The Michigan Daily - Tuesday, May 2, 2006 -15
Brown to follow?
Women's golf, rowing, claim fourth at Big Ten's;
NOTES Men's golf season also comes to a close.
The Michigan women's golf team
moved up a spot from fifth to fourth
to close out the 2006 Big Ten Cham-
The Wolverines posted their sec-
ond-best Big Ten Tournament total in
program history with a four-round total
of 1,202. Senior Amy Schmucker shot
a team-low 75 on the final day to spur
Michigan's low round came in
Thursday's opener when it posted a
296. Though its 307 in Sunday's final
round may have been its highest score,
the round still moved the Wolverines up
in the standings due to the tough, rainy
conditions the golfers faced.
The men's team was not as successful.
Though they, too, climbed up a spot on
the final day of play, it was from l1th to
10th. The duo of junior Matt McLaugh-
lin andi sophomore Brian Ottenweller
paced Michigan, shooting final-round
totals of 80 en route to their 35th-place
finish with four-round totals of 307.
The 8th-ranked Wolverine rowing
team finished fourth, succumbing to No.
5 Ohio State, among others, on Lake
Phalen in St. Paul, Minn. Michigan's
total of 112 was 18 behind the Buck-
eyes' 130, and just one point behind
cross-state rival Michigan State for
By Nate Sandals
Daily Sports Writer
NEW YORK - You know some-
thing's wrong when two football play-
ers from Western Michiganare selected
before any Michigan player hears his
name called at the NFL Draft.
At the 2006 NFL Draft this week-
end, no Michigan player was selected
during the first three rounds for the
first time since 1989. The first Michi-
gan player selected in that draft was
flanker John Kolesar.
Ironically, the most intriguing Mich-
igan NFL story comes from a player
who didn't get drafted and didn't even
play football as a Wolverine.
Graham Brown, the starting power
forward on the Michigan men's bas-
ketball team, may see a return to the
gridiron in the coming months.
In a phone interview last week,
Brown said that NFL teams started to
contact him soon after Michigan lost
to South Carolina in the NIT final.
Team's interest in Brown stems
from the success of NFL players like
Kansas City's Tony Gonzalez and
Antonio Gates in San Diego. Both
players played college basketball, but
their size, speed and hands made them
ideal NFL tight ends.
Brown, who hasn't played football
since his junior year in high school,
said he has enjoyed getting back on the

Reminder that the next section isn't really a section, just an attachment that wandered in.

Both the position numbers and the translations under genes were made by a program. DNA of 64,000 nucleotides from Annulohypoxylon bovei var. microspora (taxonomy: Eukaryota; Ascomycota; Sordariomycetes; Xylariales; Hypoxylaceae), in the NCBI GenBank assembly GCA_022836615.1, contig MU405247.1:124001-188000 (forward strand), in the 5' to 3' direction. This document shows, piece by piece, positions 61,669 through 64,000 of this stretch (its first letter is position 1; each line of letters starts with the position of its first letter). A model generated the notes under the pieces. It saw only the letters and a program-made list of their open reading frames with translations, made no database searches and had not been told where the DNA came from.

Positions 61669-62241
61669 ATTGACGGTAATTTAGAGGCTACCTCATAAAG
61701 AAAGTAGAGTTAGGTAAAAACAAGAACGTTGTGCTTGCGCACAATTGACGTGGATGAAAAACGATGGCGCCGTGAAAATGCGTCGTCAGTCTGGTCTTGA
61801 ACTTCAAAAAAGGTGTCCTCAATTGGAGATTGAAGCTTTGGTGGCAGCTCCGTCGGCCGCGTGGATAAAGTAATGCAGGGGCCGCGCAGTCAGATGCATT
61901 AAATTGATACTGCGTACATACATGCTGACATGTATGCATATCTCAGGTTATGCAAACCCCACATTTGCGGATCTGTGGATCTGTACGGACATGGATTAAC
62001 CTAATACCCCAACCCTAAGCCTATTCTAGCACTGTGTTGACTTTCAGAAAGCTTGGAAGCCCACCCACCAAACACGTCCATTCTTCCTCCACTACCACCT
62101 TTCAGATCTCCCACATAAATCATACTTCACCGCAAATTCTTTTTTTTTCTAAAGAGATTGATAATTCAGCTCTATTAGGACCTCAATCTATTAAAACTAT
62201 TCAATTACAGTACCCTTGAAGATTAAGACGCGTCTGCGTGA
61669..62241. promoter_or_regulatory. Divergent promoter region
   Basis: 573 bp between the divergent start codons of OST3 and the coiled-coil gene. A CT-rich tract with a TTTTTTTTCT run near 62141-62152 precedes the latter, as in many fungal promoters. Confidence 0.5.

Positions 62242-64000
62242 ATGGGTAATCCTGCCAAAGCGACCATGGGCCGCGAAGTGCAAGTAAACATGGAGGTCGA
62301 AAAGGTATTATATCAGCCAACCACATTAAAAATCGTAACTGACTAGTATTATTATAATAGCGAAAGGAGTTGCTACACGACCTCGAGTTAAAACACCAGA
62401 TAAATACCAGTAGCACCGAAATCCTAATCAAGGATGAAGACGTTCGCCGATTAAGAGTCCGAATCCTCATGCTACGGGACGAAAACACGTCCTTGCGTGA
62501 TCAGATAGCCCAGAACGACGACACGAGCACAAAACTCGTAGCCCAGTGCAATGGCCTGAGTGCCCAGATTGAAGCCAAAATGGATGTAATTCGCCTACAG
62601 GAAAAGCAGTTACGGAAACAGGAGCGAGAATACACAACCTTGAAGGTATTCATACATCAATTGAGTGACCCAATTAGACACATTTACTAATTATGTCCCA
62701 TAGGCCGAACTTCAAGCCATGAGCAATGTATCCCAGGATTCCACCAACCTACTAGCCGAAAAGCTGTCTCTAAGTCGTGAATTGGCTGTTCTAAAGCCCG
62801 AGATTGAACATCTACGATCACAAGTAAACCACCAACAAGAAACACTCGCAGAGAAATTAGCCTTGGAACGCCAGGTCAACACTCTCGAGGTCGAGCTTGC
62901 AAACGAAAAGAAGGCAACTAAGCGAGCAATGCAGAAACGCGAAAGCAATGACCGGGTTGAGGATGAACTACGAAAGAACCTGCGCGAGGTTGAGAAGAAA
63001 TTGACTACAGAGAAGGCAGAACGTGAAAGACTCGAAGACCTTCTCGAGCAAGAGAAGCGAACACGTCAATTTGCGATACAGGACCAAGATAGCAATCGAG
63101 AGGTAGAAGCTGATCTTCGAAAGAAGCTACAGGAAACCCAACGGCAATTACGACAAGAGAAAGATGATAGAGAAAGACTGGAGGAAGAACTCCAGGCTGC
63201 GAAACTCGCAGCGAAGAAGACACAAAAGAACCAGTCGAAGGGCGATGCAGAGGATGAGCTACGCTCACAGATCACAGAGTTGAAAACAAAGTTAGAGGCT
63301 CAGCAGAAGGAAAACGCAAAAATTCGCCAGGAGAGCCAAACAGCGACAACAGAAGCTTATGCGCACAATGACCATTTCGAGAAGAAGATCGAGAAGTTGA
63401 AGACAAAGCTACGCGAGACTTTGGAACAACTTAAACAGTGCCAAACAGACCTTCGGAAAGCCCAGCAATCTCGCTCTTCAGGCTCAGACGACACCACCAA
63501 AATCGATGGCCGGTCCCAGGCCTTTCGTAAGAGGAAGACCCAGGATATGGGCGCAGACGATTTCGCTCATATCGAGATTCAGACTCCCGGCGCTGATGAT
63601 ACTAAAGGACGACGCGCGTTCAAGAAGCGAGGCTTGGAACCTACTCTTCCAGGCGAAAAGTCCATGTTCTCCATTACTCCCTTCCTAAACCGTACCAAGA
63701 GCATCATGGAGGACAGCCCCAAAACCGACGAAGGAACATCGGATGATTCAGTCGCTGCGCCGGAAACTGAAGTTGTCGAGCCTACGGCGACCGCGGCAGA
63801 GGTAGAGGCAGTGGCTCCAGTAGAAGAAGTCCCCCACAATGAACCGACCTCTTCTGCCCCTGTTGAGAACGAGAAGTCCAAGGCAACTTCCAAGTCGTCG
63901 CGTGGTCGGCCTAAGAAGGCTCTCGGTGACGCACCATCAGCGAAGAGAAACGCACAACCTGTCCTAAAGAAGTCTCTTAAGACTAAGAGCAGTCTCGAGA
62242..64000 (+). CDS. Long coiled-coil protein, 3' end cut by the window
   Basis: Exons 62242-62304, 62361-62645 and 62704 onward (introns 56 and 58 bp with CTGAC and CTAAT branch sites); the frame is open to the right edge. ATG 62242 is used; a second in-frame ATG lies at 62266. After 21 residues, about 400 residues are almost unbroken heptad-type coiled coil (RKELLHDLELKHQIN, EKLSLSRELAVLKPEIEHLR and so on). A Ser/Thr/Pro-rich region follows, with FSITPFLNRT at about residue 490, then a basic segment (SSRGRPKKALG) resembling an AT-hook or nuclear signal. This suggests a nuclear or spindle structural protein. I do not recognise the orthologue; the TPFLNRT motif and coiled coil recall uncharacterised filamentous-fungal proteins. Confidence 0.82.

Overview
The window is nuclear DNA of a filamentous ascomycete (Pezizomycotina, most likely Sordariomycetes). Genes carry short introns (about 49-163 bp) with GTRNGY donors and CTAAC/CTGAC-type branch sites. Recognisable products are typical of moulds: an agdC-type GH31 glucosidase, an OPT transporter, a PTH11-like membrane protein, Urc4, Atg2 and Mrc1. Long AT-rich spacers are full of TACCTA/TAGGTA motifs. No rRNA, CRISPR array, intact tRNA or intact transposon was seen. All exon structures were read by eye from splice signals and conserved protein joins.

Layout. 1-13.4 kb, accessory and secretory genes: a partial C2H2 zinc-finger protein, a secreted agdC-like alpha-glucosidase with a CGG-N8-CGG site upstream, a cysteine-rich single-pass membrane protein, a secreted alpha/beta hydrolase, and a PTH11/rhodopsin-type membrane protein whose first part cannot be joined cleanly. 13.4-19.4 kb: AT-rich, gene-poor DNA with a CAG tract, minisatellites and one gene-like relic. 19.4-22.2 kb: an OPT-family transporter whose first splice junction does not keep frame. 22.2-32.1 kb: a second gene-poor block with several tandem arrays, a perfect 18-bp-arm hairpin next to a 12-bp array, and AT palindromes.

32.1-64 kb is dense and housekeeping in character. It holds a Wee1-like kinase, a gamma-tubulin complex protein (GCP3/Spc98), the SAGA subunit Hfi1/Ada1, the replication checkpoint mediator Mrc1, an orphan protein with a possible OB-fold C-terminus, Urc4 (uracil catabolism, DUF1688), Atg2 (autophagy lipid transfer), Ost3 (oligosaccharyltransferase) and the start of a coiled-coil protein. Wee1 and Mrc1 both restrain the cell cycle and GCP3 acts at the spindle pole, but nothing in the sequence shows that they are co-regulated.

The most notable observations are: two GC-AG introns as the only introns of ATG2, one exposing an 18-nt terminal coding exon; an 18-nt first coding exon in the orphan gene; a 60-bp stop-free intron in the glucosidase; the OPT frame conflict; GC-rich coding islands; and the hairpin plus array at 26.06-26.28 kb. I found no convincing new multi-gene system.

Though he wasn't drafted this
weekend, Brown and his agent Glenn
Schwartzman anticipate calls from
some NFL teams to schedule work-
"I don't know what's going to come
of this," Brown said. "But right now we
(Brown and Schwartzman) think it's a
good idea to keep my options open."
The Brown story took center stage
almost by default, since no Wolverine
heard his name called until Sunday
Michigan finally broke through
when, to sparse cheers and one boister-
ous "Go Blue," the Arizona Cardinals
selected defensive tackle Gabe Watson
in the fourth round as the 107th overall
To many, Watson was a preseason
i first-round nick. but his inconsis-
tent play and questionable work ethic
caused his stock to plummet into the
Watson's capricious play last season
forced Lloyd Carr to drop him from
the starting lineup for five games, fur-
thering his descent.
Watson impressed NFL scouts at
the Senior Bowl, where his complete
dominance forced the coaches to take
him off the practice field because he
completely disrupted the offense. That
performance, coupled with his impres-
sive size and athletic ability, led some
to predict a selection early in the sec-
Apparently those efforts weren't
enough to debunk the doubts of player-
personnel experts across the league.
Still, by taking him in the fourth
round, ESPN's Mike Golic suggested
that Arizona might have gotten a steal
Watson and his agent Drew Rosen-
haus could not be reached for com-
After Watson's selection, it didn't
take long for Michigan to get back on
The Philadelphia Eagles selected
wide receiver Jason Avant just two
picks later. With good size and great
hands, Avant's 4.7 40-yard dash time
was all that kept him from being a
first-day pick according to prognosti-
The Philly faithful were reservedly
optimistic about the pick.
"(Avant) is a good pick," said Matt
Fisher a native of Marlton, N.J. "A lot
of people expected him to go a little
bit higher. I would hope he can make a
difference for the team right away."
Tight end Tim Massaquoi was the
final Michigan player chosen. He was
the 244th player selected, going to
Tampa Bay in the seventh and final
Seven Big Ten schools saw their
players selected before Watson was
picked - all seven on the first day.
Five Ohio State players were selected
in the first round alone, with two of
them in the top 10.
With three players selected, Michi-
gan matched its output from the 2005
draft when Braylon Edwards, Marlin
Jackson and David Baas were drafted.
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